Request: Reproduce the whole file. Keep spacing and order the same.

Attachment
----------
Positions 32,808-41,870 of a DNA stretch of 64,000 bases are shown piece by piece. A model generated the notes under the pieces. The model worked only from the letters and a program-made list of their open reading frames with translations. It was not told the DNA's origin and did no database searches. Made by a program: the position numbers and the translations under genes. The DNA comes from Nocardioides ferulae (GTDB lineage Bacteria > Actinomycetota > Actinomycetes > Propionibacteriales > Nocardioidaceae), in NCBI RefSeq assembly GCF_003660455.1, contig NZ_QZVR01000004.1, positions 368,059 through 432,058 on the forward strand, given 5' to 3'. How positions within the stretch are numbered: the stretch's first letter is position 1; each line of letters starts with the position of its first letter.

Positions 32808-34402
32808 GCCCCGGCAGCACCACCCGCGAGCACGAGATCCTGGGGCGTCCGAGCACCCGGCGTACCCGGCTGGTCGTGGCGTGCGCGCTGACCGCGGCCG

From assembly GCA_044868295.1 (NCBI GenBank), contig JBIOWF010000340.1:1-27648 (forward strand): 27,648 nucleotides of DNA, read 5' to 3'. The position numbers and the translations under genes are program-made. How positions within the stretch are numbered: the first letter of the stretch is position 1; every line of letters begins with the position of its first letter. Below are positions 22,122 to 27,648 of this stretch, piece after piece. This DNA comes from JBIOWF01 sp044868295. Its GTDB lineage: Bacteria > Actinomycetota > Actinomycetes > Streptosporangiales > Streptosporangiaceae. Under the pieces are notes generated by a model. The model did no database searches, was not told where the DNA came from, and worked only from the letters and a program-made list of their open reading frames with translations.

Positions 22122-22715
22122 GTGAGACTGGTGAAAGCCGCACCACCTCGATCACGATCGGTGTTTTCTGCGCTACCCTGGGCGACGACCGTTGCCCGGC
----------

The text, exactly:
Positions 32,808-41,870 of a DNA stretch of 64,000 bases are shown piece by piece. A model generated the notes under the pieces. The model worked only from the letters and a program-made list of their open reading frames with translations. It was not told the DNA's origin and did no database searches. Made by a program: the position numbers and the translations under genes. The DNA comes from Nocardioides ferulae (GTDB lineage Bacteria > Actinomycetota > Actinomycetes > Propionibacteriales > Nocardioidaceae), in NCBI RefSeq assembly GCF_003660455.1, contig NZ_QZVR01000004.1, positions 368,059 through 432,058 on the forward strand, given 5' to 3'. How positions within the stretch are numbered: the stretch's first letter is position 1; each line of letters starts with the position of its first letter.

Positions 32808-34402
32808 GCCCCGGCAGCACCACCCGCGAGCACGAGATCCTGGGGCGTCCGAGCACCCGGCGTACCCGGCTGGTCGTGGCGTGCGCGCTGACCGCGGCCG

From assembly GCA_044868295.1 (NCBI GenBank), contig JBIOWF010000340.1:1-27648 (forward strand): 27,648 nucleotides of DNA, read 5' to 3'. The position numbers and the translations under genes are program-made. How positions within the stretch are numbered: the first letter of the stretch is position 1; every line of letters begins with the position of its first letter. Below are positions 22,122 to 27,648 of this stretch, piece after piece. This DNA comes from JBIOWF01 sp044868295. Its GTDB lineage: Bacteria > Actinomycetota > Actinomycetes > Streptosporangiales > Streptosporangiaceae. Under the pieces are notes generated by a model. The model did no database searches, was not told where the DNA came from, and worked only from the letters and a program-made list of their open reading frames with translations.

Positions 22122-22715
22122 GTGAGACTGGTGAAAGCCGCACCACCTCGATCACGATCGGTGTTTTCTGCGCTACCCTGGGCGACGACCGTTGCCCGGC